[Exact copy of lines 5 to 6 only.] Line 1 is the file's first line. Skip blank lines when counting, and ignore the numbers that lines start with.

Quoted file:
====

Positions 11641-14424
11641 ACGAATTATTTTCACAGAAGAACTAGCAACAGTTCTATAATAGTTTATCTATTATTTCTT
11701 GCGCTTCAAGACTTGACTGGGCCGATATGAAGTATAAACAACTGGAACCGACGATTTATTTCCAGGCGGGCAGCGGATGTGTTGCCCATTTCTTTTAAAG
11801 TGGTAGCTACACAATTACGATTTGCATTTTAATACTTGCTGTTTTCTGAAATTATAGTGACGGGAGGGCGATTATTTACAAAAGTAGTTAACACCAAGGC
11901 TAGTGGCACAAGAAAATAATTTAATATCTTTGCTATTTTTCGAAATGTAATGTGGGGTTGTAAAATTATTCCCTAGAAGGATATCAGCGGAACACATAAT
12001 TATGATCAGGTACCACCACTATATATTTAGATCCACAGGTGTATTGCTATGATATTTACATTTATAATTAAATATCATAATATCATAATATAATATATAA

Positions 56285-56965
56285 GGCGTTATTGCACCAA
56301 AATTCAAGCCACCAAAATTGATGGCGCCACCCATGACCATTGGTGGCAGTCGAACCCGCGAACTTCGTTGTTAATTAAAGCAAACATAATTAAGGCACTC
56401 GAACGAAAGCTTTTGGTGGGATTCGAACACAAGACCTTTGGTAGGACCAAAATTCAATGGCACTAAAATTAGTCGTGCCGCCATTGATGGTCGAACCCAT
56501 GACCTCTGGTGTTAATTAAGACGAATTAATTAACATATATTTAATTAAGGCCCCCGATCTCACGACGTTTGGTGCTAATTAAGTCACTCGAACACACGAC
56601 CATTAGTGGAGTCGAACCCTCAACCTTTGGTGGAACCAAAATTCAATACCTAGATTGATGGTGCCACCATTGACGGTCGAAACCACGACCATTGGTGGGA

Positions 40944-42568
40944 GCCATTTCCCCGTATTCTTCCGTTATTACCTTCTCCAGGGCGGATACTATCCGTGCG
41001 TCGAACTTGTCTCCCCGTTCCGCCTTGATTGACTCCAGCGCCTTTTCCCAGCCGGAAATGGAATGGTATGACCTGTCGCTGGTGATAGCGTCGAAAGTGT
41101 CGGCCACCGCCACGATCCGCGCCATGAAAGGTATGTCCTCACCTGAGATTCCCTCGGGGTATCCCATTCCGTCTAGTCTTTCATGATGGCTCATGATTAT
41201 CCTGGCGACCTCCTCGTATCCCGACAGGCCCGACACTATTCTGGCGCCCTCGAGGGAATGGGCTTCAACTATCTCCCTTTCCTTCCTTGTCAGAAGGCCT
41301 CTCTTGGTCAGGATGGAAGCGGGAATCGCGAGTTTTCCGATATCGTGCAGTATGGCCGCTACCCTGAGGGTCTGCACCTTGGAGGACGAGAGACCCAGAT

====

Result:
11901 TAGTGGCACAAGAAAATAATTTAATATCTTTGCTATTTTTCGAAATGTAATGTGGGGTTGTAAAATTATTCCCTAGAAGGATATCAGCGGAACACATAAT
12001 TATGATCAGGTACCACCACTATATATTTAGATCCACAGGTGTATTGCTATGATATTTACATTTATAATTAAATATCATAATATCATAATATAATATATAA